Measuring performance stability in persons with aphasia: identical versus comparable testing forms

Katy Borodkin, Mira Goral, Daniel Kempler

Research output: Contribution to journalArticlepeer-review


Background: Persons with aphasia often show variability in language behavior. It is thus a common practice to evaluate their skills on multiple occasions, for research and clinical purposes. This repeated probing usually relies on identical testing materials, sometimes leading to practice effects. As an alternative, different but comparable testing materials used on successive occasions can be applied. Aims: To evaluate simultaneously performance stability on comparable testing forms, the less common method, in relation to performance stability on identical forms. Methods & Procedures: We tested five persons with non-fluent aphasia using three comparable testing forms that were administered twice. Naming accuracy in an action picture naming task and overall productivity, informativeness, grammaticality, and lexical diversity in two tasks eliciting connected speech (a personal narrative and a picture sequence) were assessed. Outcomes & Results: Pearson’s correlation coefficients were calculated among the three comparable testing forms administered at each testing time. Pearson’s correlation coefficients were also calculated between identical forms administered twice. We then contrasted the correlation ranges across identical and comparable forms. With a few exceptions, performance was highly correlated (r > .80) among identical forms and among comparable forms. Conclusions: Our preliminary findings suggest that the reliability of both testing methods is similar, which may facilitate future use of comparable forms, a currently less common method in aphasia research. This testing approach can be particularly useful where practice effects are likely to occur.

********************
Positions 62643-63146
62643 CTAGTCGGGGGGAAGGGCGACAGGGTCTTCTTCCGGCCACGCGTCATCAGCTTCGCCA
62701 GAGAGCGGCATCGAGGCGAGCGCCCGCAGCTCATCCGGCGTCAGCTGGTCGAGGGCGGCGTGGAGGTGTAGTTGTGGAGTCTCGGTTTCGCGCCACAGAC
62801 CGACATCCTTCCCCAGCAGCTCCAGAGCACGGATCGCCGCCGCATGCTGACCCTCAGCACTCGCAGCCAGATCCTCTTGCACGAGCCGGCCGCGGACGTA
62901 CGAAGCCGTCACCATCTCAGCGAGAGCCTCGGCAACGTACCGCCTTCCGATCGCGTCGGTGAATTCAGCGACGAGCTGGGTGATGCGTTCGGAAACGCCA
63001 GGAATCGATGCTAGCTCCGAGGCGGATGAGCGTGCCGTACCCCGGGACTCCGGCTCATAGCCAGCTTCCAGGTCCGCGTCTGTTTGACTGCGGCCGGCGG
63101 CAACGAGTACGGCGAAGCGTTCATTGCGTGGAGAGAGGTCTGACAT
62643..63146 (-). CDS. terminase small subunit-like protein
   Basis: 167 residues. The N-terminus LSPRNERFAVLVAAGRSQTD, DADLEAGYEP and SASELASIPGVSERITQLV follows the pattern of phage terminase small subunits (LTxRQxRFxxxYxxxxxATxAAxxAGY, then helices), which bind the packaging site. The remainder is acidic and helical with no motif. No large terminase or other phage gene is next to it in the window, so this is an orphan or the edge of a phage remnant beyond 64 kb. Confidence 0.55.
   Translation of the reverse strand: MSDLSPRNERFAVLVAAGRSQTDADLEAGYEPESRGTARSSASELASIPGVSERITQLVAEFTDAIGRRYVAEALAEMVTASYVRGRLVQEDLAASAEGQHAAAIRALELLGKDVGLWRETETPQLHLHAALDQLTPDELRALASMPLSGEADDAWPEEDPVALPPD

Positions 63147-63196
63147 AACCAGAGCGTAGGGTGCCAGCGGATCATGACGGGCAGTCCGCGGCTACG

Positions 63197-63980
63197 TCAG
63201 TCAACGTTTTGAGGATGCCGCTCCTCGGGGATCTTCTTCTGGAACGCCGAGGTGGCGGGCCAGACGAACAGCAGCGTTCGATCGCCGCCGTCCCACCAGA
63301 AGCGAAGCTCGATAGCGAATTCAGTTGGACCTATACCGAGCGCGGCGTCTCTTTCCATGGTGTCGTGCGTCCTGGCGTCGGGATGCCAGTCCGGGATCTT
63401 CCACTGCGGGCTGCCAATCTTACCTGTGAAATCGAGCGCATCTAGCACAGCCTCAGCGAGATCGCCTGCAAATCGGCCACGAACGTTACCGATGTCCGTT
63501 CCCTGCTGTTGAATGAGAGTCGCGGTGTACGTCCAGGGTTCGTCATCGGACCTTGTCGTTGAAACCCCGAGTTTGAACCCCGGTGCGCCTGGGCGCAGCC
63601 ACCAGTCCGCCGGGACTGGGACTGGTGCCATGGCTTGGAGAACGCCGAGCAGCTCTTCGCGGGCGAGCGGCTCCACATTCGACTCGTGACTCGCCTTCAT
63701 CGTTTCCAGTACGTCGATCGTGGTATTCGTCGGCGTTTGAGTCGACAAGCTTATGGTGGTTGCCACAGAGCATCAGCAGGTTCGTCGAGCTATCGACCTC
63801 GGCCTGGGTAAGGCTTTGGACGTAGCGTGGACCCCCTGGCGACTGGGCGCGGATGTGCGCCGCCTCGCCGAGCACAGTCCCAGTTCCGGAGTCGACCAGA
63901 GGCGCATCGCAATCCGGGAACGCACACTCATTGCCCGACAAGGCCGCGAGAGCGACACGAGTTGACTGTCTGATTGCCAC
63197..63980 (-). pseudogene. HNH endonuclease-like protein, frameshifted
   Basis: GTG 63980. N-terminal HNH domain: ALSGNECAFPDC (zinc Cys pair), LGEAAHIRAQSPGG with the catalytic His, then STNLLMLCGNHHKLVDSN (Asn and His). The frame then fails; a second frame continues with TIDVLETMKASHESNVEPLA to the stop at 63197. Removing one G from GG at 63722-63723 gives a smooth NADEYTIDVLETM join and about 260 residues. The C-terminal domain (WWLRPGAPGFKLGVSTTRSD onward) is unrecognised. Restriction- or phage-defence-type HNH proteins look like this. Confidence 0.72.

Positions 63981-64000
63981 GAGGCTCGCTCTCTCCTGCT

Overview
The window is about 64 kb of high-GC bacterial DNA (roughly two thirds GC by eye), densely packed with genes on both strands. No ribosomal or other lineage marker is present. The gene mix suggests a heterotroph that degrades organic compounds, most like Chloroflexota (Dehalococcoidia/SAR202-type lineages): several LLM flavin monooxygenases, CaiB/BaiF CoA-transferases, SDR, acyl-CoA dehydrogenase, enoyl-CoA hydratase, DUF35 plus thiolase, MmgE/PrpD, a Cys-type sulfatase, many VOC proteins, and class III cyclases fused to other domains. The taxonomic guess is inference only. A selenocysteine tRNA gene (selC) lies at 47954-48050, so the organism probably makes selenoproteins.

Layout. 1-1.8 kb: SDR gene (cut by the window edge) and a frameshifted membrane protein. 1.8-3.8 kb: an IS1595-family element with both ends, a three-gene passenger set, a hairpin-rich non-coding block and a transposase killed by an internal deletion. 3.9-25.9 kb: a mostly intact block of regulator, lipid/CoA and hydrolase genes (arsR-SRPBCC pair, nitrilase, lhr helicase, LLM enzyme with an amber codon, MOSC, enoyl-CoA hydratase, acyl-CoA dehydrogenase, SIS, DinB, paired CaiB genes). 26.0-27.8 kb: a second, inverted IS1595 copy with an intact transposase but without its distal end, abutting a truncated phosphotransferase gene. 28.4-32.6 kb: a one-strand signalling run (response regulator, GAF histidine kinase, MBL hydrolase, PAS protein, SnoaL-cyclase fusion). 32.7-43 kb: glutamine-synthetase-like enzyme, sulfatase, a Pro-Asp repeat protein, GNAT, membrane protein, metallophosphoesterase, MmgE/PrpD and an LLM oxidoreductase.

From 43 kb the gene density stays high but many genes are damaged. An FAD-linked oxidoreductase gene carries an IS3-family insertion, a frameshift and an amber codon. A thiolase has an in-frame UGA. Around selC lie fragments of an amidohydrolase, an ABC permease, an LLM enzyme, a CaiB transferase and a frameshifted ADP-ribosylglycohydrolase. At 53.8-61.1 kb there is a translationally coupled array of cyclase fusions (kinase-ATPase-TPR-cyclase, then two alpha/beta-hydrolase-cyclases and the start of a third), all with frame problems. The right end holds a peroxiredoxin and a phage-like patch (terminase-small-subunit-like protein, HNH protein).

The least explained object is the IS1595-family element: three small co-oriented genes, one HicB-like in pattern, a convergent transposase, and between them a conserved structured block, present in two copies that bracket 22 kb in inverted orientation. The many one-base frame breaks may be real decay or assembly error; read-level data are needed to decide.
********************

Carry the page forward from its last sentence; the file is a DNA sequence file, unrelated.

Original languageEnglish
Pages (from-to)376-390
Number of pages15
Issue number3
StatePublished - 3 Mar 2020


  • Test-retest reliability
  • alternate-form reliability
  • connected speech
  • intra-individual variability
  • naming


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